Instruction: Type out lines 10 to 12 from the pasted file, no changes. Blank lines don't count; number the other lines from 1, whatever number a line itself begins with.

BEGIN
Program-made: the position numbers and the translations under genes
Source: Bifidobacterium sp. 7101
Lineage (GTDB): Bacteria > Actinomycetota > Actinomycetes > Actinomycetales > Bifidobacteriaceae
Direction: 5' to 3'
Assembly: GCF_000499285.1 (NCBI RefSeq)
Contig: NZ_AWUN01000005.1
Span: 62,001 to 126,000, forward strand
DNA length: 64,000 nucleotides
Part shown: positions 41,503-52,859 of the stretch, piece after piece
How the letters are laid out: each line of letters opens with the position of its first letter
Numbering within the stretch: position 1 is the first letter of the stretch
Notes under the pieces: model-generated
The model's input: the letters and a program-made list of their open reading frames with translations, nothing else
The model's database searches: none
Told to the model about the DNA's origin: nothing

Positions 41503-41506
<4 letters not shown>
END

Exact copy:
How the letters are laid out: each line of letters opens with the position of its first letter
Numbering within the stretch: position 1 is the first letter of the stretch
Notes under the pieces: model-generated